Besides being uncommon, orofacial TB presents clinically in a variety of aspects. Thus, it can be misdiagnosed, especially whether the diagnosis of TB is unknown.[10] In the case reported, the microorganisms could not be visualized using Ziehl–Neelsen histochemical reaction although the morphology strongly suggested a TB infection. Moreover, interestingly, despite the radiographic examination of the patient's chest being highly suggestive of TB, a sputum smear microscopy was not positive at the first examination, only at the second. As presented by Kakisi et al.[11] (2010) in a systematic review, negative sputum reactions can occur as they showed in 12/73 of their samples. They have also shown that there is a scarcity of mycobacteria, especially in oral lesions, probably due to the cleansing effect of saliva, the scarcity of lymphoid tissue in the tongue, and the antagonist oral commensals microorganisms. Also, material collected from lesions in sites such as the soft palate and lips are more likely to be negative for mycobacterium. According to McKee et al. (2012), occasionally, the diagnosis of tuberculosis is sometimes a hard task, and the identification of the bacillus and consequent definition of the diagnosis must be confirmed by other tests, such as sputum culture or yet by a therapeutic trial of antituberculosis drugs.[12]

It is well elucidated that immunosuppressed patients with certain comorbidities (such as diabetes, alcoholism, neoplasms, human immunodeficiency virus (HIV) and those on long-term steroid therapy) may be considered at risk for developing the infection.[6] Tobacco habits, oral trauma and poor oral hygiene are also considered risk factors.[13] In the literature, the majority of cases of TB oral manifestation are mostly seen in elderly patients, whereas primary infection appears to be limited to younger individuals [Table 1].[4],[6],[14],[15],[16],[17],[18],[19],[20],[21],[22],[23],[24],[25],[26],[27],[28],[29],[30],[31],[32] The patient of our study only declared to be a smoker, not reporting any systemic comorbidities or use of corticosteroids. As our patient did not state any baseline disease, fever or use of medications, added to the fact that he was an elderly man and a smoker, the clinician suspected that the lesion could be a carcinoma. Kakisi et al.[11] (2010) noted that most of the patients (94%) were unaware of their TB infection. Therefore, they recommend an immediate investigation for TB in those cases where ulcers are typically showing necrosis, irregular borders and unresponsiveness to antibiotic treatment or to corticosteroids. According to Bansal et al.[10] (2015), TB may present clinically as a single or multiple, superficial or deep, painful or painless ulcers with an irregular border, which tends to increase slowly in size.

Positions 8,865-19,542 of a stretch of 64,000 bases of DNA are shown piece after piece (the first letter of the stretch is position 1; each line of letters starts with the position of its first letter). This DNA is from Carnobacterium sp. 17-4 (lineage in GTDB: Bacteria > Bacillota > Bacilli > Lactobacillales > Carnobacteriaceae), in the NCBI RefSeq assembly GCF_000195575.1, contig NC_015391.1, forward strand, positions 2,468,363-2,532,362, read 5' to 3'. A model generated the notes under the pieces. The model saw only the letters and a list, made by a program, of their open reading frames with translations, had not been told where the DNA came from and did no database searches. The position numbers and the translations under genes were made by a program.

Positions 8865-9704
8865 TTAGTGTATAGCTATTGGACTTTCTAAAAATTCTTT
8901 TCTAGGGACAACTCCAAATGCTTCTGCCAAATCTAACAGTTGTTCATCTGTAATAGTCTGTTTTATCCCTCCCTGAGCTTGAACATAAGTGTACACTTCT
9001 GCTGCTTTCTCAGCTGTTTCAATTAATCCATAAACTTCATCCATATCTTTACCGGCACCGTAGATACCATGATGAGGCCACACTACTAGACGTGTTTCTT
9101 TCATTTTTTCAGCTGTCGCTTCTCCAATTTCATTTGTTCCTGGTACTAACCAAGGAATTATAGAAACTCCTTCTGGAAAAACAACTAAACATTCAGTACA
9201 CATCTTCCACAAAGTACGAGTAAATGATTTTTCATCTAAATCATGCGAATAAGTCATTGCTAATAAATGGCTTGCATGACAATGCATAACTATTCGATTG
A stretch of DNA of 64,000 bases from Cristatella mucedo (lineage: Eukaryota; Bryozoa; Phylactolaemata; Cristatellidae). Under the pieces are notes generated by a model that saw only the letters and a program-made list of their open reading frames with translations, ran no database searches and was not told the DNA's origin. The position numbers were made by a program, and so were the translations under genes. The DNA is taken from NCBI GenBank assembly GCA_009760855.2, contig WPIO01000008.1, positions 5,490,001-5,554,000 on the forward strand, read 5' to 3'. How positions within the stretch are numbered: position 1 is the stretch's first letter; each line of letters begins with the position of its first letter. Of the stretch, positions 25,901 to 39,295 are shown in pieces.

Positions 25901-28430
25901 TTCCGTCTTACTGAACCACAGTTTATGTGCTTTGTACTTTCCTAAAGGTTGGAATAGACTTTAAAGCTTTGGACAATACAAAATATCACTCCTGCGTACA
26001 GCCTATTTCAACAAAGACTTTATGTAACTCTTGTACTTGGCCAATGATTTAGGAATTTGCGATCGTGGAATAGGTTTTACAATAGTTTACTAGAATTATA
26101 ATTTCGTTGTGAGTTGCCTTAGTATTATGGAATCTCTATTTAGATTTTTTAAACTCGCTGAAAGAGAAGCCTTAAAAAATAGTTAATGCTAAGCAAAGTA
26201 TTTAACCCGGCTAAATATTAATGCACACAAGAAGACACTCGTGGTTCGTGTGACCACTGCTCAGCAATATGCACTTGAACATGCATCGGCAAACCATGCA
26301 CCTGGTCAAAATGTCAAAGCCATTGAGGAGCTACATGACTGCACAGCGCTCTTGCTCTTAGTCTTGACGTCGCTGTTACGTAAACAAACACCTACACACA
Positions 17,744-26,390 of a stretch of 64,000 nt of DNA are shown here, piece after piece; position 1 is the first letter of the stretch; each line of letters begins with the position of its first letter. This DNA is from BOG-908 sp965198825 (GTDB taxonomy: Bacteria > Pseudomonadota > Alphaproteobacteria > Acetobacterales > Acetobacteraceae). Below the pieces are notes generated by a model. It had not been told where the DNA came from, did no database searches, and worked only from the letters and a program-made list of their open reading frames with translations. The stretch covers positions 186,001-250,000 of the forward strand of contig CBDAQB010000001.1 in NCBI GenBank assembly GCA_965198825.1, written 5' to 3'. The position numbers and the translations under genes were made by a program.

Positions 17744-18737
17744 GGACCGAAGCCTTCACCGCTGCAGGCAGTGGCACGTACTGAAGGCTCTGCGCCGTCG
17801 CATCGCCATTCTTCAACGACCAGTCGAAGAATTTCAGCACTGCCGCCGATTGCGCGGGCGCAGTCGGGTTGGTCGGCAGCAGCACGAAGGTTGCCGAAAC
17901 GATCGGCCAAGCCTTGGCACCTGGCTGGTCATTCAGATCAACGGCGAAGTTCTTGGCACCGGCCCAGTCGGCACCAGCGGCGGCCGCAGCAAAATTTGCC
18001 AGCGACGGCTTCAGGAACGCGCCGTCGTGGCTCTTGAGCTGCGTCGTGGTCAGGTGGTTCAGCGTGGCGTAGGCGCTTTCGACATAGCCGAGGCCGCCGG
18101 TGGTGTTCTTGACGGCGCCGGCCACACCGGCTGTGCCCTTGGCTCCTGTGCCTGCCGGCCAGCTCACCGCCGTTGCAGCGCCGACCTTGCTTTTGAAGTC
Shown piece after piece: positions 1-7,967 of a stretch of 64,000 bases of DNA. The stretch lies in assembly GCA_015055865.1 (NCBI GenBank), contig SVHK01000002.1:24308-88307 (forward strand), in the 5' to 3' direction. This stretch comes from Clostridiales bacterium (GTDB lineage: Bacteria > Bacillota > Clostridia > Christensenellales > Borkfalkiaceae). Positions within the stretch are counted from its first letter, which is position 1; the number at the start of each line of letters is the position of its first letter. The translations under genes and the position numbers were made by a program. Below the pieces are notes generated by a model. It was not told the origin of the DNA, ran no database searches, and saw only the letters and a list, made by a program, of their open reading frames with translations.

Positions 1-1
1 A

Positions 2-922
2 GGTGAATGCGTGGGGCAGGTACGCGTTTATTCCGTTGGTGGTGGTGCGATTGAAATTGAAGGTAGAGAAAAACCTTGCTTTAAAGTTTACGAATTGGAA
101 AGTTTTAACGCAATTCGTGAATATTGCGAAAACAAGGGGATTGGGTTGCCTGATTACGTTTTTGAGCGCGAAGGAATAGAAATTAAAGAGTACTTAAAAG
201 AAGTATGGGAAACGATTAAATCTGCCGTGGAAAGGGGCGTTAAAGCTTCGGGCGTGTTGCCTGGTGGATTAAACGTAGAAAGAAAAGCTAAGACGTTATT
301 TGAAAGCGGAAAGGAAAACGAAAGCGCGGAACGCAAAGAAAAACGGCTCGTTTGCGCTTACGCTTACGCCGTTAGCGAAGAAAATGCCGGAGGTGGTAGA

Table 1: Previous reported cases of oral manifestation of Tuberculosis (TB)

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   Conclusion Top


Thus, in patients with isolated oral mucosa lesion, dentists must be aware of the possibility of an oral manifestation of a systemic disease.

Declaration of patient consent

The authors certify that they have obtained all appropriate patient consent forms. In the form the patient(s) has/have given his/her/their consent for his/her/their images and other clinical information to be reported in the journal. The patients understand that their names and initials will not be published and due efforts will be made to conceal their identity, but anonymity cannot be guaranteed.

Financial support and sponsorship

Nil.

Conflicts of interest

There are no conflicts of interest.